For this Spring Tide we headed back to Whitsand Bay; not our nearest beach but often the quickest to get to and with some of the best rock-pool discoveries.
Purpose: A family visit for crabbing and snorkelling practice
Route and location: Wriggle Cliff via Torpoint Ferry
Click on markers for details
Source: My Tide Times app, for Whitsand Bay
Not a perfect tide by any means. We usually prefer a low of under 1.0m so that more of the reef is exposed.
|00 – 06||Clear||16||5E|
|06 – 12||Sun||17||4ENE|
|12 – 18||Sun||23||4E|
|18 – 00||Sun||23||4E|
Source: YR app
Forecast accuracy: On the day it seemed a lot hotter. Certainly the car thermometer said it was 30C on the drive home. There were surprisingly big waves for the wind speed and direction.
We arrived about 2 hours before low water and started looking around the first reef directly in front of the access path. We soon moved over to the next reef around to the right (West).
Our first discovery was found under a rock. This Brown-clawed Furrowed crab is quite common at the beaches we visit.
We moved to the next reef and Dad jumped into a gulley to explore the crevices. In one hole, Dad found two brown crabs, one male and one female. The female was just below 15cm and had just recently molted so we decided to put it back.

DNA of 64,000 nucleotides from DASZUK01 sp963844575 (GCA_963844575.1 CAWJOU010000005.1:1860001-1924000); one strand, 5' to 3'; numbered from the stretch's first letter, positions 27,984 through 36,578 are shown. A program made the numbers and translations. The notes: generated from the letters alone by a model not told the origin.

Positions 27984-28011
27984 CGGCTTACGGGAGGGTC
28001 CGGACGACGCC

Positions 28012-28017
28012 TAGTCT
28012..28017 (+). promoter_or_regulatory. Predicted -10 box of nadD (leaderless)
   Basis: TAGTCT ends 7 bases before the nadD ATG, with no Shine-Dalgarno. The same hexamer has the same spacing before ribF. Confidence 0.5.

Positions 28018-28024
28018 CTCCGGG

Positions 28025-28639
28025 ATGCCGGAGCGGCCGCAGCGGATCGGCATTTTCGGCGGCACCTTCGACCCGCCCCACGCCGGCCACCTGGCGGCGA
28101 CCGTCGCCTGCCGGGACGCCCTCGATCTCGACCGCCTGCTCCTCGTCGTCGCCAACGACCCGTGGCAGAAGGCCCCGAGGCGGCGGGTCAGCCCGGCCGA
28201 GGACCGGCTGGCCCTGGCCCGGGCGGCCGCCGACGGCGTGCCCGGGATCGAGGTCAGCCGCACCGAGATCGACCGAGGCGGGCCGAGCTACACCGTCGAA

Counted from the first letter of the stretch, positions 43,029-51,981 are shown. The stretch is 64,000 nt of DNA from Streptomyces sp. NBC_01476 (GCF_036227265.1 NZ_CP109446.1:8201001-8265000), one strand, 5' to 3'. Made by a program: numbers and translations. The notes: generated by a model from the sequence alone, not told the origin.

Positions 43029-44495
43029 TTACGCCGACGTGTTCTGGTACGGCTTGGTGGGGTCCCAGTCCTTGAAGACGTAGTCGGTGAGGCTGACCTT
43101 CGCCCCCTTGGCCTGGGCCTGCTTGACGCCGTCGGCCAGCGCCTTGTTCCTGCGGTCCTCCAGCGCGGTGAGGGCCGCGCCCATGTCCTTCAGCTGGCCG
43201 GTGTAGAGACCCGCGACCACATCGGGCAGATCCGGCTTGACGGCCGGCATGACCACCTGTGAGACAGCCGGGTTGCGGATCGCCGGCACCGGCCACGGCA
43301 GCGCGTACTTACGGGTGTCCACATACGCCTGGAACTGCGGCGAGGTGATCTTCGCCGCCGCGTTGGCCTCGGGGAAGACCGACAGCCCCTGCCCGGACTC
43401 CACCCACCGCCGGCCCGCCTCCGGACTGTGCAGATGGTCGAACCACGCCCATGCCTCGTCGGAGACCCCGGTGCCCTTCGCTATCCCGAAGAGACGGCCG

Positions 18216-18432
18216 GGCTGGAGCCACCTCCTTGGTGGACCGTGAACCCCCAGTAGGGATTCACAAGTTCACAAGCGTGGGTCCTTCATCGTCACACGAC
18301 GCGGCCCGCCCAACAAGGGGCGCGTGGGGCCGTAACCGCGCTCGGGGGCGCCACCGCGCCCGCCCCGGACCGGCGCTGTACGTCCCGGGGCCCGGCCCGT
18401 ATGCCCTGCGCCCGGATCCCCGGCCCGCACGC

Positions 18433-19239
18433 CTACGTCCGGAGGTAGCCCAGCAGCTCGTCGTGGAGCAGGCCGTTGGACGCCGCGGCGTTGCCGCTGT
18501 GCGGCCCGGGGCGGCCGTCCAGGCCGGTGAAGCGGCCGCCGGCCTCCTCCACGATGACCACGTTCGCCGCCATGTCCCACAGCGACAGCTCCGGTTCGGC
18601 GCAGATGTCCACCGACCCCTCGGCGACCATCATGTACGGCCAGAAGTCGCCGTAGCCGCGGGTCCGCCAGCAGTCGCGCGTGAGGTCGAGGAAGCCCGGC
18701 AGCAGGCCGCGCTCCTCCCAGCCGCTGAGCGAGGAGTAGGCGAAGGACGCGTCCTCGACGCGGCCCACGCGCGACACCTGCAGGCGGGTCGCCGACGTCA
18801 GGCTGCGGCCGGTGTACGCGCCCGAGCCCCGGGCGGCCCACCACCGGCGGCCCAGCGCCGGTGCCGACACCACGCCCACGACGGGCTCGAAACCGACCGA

In the same reef, we found a velvet-swimming-crab in a small crevice. It can be identified easily by its red eyes and hairy back legs.
After snorkelling practice, we explored some rockpools and lifted some more rocks. We found many creatures but the most exciting one was this, which we think is an albino Furrowed crab.
In a different rockpool, we found a Common blenny that was with a brown crab and some dog whelk eggs.
Dad ventured into another reef and found a common starfish while he was looking for brown crabs.
I found a Broad clawed porcelain crab under a small rock next to a rockpool. Dad caught it and I handled it to take pictures. It isn’t the biggest we’ve ever found.
This batch of finds provided plenty of work. Not only did I have to learn to edit photos to make them look good enough for this page, we also submitted each species to my iRecords account.